A new executive director is starting at the Richard I. Bong Veterans Historical Center on Nov. 7.
The center’s board of directors announced Dustin Heckman, coordinator of the Minnesota Alliance of Local History Museums, will take on the role.
Heckman steps in as the current executive director, Hayes Scriven, finishes his 2½-year tenure at the helm on the museum that celebrates the history of military service in the Northland. Scriven’s last day is Nov. 8.
“He’s going to come up here Nov. 7, which is the day of our auction,” Scriven said. “It’s a good baptism by fire on a big event. Then we’re going to spend the 8th going through that process so he sees how the whole auction runs from start to finish. He’s been in the loop on this for about a week now.”
Heckman is a 2007 graduate of Minnesota State University, Mankato with a degree in history with a minor in political science.
During his tenure with the Minnesota Alliance of Local History Museums, which started in 2018, he has grown membership by 305% and increased attendance at its annual spring conference by 93%. Prior to that, he served as the executive director of the Mower County Historical Society in Austin, Minn., and Goodhue County Historical Society in Red Wing, Minn.
“Dustin emerged as a leading candidate because of his impressive background in leading regional history organizations,” said Terry Lundberg, Bong Center board chairman. “We are excited to see how his new ideas and energy will take the center to the next level.”
Heckman said he enjoys being involved with activities that support tourism, history, community engagement and education. He previously served on the Austin Convention & Visitors Bureau board of directors and community education advisory councils for public schools in Austin and Red Wing.
“I’m excited and honored to have the opportunity to lead the Bong Center going forward,” Heckman said. “The organization is thriving and has been one that I’ve admired from a distance the last few years. What is so cool to me is having the ability to share Richard Bong’s story as well as the story of our Northland veterans with visitors.”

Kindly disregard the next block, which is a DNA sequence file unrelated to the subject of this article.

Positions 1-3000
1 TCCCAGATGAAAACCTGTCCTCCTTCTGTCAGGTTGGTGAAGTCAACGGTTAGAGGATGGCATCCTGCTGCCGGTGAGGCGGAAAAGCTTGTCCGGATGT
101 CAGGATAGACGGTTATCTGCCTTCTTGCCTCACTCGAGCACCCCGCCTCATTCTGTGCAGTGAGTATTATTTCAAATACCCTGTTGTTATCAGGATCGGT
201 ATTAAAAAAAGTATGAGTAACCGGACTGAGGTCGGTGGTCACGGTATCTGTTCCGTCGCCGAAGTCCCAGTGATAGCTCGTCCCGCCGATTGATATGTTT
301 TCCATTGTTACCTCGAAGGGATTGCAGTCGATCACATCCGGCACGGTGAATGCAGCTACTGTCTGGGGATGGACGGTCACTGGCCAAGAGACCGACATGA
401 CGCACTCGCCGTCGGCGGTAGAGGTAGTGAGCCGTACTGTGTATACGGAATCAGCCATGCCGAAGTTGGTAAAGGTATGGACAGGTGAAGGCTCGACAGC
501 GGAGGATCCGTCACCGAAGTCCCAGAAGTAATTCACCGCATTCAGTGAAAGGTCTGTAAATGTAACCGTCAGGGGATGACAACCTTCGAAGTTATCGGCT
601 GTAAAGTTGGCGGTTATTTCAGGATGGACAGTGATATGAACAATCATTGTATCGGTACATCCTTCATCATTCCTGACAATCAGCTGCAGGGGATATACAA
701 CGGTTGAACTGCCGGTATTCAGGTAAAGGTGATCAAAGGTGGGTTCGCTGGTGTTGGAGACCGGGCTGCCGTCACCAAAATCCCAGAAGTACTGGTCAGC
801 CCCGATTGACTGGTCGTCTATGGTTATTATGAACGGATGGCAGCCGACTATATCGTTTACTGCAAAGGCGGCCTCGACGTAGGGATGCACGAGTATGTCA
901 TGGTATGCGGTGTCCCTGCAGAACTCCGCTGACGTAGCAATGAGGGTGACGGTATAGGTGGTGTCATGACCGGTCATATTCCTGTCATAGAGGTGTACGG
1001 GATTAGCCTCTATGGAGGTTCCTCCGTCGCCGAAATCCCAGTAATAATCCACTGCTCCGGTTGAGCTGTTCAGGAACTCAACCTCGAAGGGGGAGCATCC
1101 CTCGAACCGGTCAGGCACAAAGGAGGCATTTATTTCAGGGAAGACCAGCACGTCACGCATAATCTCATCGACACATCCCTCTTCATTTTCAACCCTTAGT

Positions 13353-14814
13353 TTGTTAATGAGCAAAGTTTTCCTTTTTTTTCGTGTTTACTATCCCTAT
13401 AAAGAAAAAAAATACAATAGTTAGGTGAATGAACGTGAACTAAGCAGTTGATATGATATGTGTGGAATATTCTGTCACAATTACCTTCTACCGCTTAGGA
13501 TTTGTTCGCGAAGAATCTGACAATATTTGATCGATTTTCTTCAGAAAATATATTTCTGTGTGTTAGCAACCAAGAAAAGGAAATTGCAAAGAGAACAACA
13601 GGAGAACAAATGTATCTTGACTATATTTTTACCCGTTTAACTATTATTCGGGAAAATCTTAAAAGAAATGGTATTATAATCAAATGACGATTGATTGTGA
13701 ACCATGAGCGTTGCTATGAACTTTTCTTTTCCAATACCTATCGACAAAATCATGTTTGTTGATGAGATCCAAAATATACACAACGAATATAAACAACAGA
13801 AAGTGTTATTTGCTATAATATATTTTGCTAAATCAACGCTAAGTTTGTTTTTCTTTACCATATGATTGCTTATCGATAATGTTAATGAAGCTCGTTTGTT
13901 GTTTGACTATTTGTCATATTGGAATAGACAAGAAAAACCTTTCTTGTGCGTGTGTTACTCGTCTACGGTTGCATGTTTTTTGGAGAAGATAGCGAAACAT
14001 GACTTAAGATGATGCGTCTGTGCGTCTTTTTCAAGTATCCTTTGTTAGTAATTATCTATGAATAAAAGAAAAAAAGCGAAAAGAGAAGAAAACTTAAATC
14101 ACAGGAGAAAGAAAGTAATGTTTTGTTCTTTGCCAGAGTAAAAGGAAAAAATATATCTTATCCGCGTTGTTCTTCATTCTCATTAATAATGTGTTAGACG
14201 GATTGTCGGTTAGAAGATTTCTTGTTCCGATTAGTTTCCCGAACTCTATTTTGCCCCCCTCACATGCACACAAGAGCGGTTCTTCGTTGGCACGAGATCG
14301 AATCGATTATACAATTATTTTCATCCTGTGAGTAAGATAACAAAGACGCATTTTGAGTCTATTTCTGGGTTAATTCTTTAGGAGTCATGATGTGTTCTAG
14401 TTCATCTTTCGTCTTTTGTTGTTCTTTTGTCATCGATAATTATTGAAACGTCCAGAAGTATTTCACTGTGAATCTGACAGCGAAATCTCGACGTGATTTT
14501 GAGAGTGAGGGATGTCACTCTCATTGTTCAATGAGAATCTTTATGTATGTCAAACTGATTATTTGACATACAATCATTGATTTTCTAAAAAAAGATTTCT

Heckman said he married into a military family and had an uncle who served in the Navy when he was younger.
“I’ve always had a great respect for the military and veterans,” Heckman said. “So for me, the opportunity to kind of combine that to my work life also is what kind of attracted me to it.”
In school, Heckman said his focus was colonial and revolutionary America, studying the Revolution.
“I have an appreciation for the service and sacrifice of our veterans and military families, and I look forward to getting to know many more through the Bong,” Heckman said.
Heckman plans to work part time for the Bong Center in November while he finishes some work with the alliance, then plans to move to full time in December, once he moves his wife, Lynn, and their children, Nora, 6, and Garrett, 7 weeks, to the Twin Ports shortly after Thanksgiving.
Scriven said he is still planning to help with the transition and will offer a few hours a week, whether on-site or by phone, when he takes over as site manager for Split Rock Lighthouse on the North Shore.
“I’m not going anywhere too far away that I can’t talk to him,” said Scriven, who said he's excited to be at Split Rock for its annual lighting Nov. 10 in remembrance of the Edmund Fitzgerald, which sank Nov. 10, 1975.
Heckman said he is going to take some time to explore opportunities for the Bong Center to grow to the top destination in the area. However, he said there are many great things Scriven has built up that will continue.
“Meeting a lot of the volunteers and the staff at the Bong already, it’s just a great group of people, and I’m excited to be working with all of them, and seeing what we can do to take the institution to another level,” Heckman said.